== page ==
Dry rot is a type of fungi that attacks timber in order to feed, destroying the cellulose of the wood in the process. This results in weakening of the timber and if left unchecked, it can severely weaken the timber’s structural integrity. This may result in full replacement timber being required.
Wood rots can affect all types of building, both old and new. Dry rot in London buildings and properties thrives in damp, moist environments, particularly areas where there is poor ventilation which is common in older buildings and basements. The rot appears eventually as a fleshy ‘fruiting body,’ comprised of vegetative fibrous mycelium.
Spores of dry rot germinate in the pores of the timber, resulting in vegetation that feeds upon the timber before spreading to produce the fruiting body. This fruiting body will release more spores and the cycle will continue.
The timber structure will begin to shrink and crack, become brittle and take on a darker colour. But beware, as these signs are also typical of some wet rot. With dry rot, the shrinking of the timber will create cuboidal cracking – the depth of this cracking is greater in dry rot than wet rot.
Once identified, dry rot should be treated as quickly as possible to prevent further spreading and weakening of the affected timber. Dry rot has the ability to extend it’s domain rapidly in the right conditions. A not un-common experience.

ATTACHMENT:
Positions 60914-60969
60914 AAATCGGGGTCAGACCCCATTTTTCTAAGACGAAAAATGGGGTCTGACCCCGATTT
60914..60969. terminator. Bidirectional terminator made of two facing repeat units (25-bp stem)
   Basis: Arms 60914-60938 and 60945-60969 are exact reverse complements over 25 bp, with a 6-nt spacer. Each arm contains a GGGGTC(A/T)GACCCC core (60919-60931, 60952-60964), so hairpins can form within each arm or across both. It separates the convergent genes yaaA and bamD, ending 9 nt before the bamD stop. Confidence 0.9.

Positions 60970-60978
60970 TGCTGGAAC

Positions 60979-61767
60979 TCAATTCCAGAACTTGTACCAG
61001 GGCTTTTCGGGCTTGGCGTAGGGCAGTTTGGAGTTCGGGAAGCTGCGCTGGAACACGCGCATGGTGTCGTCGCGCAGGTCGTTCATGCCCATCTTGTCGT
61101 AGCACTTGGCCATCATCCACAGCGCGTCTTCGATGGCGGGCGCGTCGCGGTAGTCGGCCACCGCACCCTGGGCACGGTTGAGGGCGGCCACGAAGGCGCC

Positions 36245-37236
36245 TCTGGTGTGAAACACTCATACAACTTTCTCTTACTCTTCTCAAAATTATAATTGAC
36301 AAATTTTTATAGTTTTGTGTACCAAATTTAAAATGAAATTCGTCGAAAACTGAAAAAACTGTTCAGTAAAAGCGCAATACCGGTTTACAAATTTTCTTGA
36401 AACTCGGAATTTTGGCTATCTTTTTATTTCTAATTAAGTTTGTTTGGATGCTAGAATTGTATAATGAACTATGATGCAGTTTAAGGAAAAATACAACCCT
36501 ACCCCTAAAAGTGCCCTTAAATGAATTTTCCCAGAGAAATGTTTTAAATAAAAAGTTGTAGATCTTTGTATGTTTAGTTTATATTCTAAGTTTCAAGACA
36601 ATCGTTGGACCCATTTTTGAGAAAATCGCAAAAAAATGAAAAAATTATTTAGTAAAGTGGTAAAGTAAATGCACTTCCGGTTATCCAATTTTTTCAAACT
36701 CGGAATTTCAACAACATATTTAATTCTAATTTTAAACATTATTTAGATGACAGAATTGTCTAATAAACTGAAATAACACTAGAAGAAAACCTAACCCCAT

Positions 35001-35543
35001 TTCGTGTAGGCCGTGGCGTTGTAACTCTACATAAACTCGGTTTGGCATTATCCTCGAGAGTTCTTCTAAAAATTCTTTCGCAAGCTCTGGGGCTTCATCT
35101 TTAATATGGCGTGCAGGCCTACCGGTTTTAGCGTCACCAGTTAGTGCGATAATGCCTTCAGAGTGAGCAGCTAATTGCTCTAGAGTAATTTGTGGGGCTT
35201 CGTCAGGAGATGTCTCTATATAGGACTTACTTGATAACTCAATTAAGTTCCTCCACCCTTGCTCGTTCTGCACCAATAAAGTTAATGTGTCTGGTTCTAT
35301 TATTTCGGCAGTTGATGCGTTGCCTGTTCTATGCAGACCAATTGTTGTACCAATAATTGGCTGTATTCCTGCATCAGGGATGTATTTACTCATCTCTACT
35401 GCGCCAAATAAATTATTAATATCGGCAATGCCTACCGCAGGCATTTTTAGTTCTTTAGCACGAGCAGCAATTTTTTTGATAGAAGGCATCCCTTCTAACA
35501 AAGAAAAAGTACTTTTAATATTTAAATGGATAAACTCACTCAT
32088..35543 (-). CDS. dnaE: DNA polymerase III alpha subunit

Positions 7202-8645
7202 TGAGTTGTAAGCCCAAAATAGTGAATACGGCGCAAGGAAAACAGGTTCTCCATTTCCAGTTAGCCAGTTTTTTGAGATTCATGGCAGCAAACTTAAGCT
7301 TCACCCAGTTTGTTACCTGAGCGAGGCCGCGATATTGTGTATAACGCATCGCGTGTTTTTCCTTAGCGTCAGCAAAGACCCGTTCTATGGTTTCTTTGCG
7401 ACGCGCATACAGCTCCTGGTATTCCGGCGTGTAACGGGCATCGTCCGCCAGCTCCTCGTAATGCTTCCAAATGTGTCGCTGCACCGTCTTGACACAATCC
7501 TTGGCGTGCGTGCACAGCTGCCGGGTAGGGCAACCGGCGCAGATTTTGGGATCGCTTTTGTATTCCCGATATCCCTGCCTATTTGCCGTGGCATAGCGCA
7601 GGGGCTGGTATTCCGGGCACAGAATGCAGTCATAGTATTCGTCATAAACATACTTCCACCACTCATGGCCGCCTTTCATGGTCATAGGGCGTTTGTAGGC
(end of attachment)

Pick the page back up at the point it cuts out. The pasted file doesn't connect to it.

A high moisture content in wood allows the fungus to establish, usually due to water ingress, gutter leaks, plumbing leaks and roofing defects
Poorly ventilated environments
Dry rot is a single species and is classed as a type of brown rot.
Dry rot (Serpula Lacrymans) is a destructive rot that can cause serious structural damage to timber
The vegetative (mycelium) part of the fungus exhibits two different appearances. Either a silvery-grey skin with lilac and yellow colouration or a white, cotton wool-like, carpet which is usually seen in more humid environments
The fruiting body is a large, fleshy plate that can grow across timber, masonry and soil
The fruiting body appears as a body of reddish brown, with an outer perimeter of white with orange patches
The primary solution to dry rot is to control the environment that is allowing its growth. The cause of the dampness needs to be identified and fixed.
The next step is to eradicate the rot – removal of the affected timbers (where applicable) and sterilization of remaining timbers and masonry.
At Garratt’s, we specialise in the treatment of dry and wet rots. A free survey is provided where the solution will be written in plain English by our professional surveyors. Following our survey, you will have all the information required to book a visit from our team of technicians who can remedy the outbreak in the most appropriate manner.